# Thread: Cooling of a body.

1. ## Cooling of a body.

A body, initially at room temperature 20 degrees celsius, is heated so that its temperature would rise by '5 degrees celsius/min' if no cooling took place. Cooling does occur in accordance with Newton's Law of Cooling and the maximum temperature of the body could attain is 120 degrees celsius. How long would it take to reach the temperature of 100 degrees celsius.

Thanks

2. Originally Posted by noobonastick

A body, initially at room temperature 20 degrees celsius, is heated so that its temperature would rise by '5 degrees celsius/min' if no cooling took place. Cooling does occur in accordance with Newton's Law of Cooling and the maximum temperature of the body could attain is 120 degrees celsius. How long would it take to reach the temperature of 100 degrees celsius.

Thanks
the question seems vague. do we heat the body to 120 and then just leave it to cool? where is the body placed while it is cooling down?

3. sorry, thats the whole question, if it helps, the answer is 32.2 minutes

4. Originally Posted by noobonastick

A body, initially at room temperature 20 degrees celsius, is heated so that its temperature would rise by '5 degrees celsius/min' if no cooling took place. Cooling does occur in accordance with Newton's Law of Cooling and the maximum temperature of the body could attain is 120 degrees celsius. How long would it take to reach the temperature of 100 degrees celsius.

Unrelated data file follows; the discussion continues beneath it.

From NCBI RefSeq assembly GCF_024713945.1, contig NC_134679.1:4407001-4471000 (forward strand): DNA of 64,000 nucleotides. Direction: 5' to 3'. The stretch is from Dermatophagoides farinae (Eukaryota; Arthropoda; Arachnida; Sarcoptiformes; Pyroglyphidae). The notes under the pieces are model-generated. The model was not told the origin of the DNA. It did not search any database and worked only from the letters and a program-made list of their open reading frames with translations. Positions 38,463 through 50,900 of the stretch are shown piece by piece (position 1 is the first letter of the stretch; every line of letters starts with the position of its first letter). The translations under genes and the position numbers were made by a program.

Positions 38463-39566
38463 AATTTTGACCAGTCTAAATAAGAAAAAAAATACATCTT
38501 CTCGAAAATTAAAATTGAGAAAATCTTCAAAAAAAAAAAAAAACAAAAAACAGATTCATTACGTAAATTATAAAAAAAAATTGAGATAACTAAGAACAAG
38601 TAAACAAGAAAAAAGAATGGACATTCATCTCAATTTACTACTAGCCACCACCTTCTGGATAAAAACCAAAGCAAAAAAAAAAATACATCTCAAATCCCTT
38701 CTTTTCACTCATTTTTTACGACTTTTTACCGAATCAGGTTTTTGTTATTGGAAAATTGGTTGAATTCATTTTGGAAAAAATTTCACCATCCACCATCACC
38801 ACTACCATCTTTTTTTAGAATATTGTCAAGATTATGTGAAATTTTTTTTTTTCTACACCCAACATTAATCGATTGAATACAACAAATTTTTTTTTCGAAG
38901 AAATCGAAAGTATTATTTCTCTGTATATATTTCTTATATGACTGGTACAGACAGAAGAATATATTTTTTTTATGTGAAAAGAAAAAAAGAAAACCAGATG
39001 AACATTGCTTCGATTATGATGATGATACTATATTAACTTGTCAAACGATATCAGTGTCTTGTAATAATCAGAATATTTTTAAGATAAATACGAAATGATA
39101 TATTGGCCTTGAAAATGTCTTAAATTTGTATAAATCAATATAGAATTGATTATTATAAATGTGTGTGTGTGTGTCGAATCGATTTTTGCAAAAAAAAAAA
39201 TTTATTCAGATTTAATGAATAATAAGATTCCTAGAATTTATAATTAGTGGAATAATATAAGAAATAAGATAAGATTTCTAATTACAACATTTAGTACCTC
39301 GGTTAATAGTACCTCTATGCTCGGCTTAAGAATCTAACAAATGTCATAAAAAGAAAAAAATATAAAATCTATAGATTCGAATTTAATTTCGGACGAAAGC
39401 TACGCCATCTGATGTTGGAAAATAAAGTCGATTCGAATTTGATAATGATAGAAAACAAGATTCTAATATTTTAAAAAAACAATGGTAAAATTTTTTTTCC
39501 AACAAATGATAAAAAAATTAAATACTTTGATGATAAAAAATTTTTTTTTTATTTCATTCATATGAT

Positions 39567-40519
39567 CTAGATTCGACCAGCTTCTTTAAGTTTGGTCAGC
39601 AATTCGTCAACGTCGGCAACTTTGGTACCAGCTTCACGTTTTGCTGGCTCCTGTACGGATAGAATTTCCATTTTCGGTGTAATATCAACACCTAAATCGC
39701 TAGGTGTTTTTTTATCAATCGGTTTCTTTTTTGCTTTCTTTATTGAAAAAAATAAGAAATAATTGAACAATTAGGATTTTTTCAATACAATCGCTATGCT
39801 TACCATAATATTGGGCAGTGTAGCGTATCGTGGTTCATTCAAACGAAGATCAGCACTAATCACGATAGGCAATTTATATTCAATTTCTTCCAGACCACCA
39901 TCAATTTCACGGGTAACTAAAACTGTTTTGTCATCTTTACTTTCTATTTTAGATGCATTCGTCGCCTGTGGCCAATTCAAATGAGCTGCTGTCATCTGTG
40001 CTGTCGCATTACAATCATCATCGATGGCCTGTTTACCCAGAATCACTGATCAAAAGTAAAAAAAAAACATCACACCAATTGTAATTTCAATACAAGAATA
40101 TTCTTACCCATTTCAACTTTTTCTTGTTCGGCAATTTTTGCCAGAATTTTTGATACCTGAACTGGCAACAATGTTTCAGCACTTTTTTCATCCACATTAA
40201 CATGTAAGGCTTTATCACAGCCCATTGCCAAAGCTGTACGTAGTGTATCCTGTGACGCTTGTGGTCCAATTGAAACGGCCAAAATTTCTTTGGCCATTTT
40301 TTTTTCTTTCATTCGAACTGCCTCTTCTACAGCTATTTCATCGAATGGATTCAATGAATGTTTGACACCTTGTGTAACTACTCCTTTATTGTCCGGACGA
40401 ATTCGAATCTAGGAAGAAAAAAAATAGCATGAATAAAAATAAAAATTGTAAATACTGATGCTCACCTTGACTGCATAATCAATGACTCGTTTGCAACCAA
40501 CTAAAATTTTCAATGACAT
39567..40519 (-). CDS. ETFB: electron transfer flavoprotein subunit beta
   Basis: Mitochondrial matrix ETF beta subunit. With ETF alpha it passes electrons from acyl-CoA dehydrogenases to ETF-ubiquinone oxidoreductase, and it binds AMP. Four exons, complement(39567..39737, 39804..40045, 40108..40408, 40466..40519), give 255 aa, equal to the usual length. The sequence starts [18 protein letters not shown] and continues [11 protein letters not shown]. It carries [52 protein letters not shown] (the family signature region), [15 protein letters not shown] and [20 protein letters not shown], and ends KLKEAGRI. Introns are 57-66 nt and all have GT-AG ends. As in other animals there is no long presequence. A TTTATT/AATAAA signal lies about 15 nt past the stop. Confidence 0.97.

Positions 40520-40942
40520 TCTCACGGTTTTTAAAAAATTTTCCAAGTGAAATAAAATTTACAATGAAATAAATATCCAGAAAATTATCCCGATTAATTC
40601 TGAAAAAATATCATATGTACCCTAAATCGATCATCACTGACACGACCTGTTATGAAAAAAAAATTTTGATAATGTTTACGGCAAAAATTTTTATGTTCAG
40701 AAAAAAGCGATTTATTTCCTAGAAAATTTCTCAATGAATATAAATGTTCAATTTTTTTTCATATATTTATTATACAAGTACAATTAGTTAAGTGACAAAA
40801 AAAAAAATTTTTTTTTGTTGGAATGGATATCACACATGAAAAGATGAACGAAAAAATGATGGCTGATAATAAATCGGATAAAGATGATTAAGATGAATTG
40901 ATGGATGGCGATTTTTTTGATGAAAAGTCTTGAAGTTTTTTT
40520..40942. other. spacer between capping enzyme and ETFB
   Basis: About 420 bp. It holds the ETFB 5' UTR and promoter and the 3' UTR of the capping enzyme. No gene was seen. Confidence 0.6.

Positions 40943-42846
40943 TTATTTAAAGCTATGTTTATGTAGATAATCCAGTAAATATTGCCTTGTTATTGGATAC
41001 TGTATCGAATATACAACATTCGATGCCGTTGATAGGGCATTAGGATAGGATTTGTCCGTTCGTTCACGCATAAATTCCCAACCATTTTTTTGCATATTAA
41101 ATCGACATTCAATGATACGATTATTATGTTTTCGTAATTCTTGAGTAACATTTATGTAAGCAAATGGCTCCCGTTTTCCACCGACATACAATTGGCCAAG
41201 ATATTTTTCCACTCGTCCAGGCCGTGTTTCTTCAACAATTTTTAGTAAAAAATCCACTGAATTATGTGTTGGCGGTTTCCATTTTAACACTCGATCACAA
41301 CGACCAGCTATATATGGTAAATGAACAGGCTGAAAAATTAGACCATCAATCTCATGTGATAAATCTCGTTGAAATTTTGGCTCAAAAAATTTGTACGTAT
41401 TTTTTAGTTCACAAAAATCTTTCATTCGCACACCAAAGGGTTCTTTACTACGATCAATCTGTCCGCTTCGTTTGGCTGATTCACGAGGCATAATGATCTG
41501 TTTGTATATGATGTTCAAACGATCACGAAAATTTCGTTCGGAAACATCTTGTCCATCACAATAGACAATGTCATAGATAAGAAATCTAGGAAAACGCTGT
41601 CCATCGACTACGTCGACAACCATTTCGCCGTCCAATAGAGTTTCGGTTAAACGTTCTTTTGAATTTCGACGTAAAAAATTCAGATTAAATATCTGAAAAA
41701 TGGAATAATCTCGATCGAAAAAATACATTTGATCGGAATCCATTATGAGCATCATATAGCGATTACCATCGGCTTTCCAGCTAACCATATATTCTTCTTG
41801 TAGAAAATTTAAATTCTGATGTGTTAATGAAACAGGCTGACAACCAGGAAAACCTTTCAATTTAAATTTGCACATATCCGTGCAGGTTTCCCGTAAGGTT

Thanks
Start by solving the differential equation

$\displaystyle \frac{dT}{dt} = 5 - k (T - 20)$

subject to the following conditions:

1. T = 20 when t = 0.

2. $\displaystyle \lim_{t \rightarrow +\infty} T = 120$.

Note that k is a positve constant whose value needs to be found using the above conditions.

5. I think JHevon was interpreting the question as "Heat the body to 120 degrees then how long does it take to cool to 100 degrees?" I agree with mr fantastic.

"A reputation beyond repute"?? What does that mean?

Oh, well. I used to be "a name known to all". Didn't care for that at all. I mean, "Jack the Ripper" is a "name known to all"!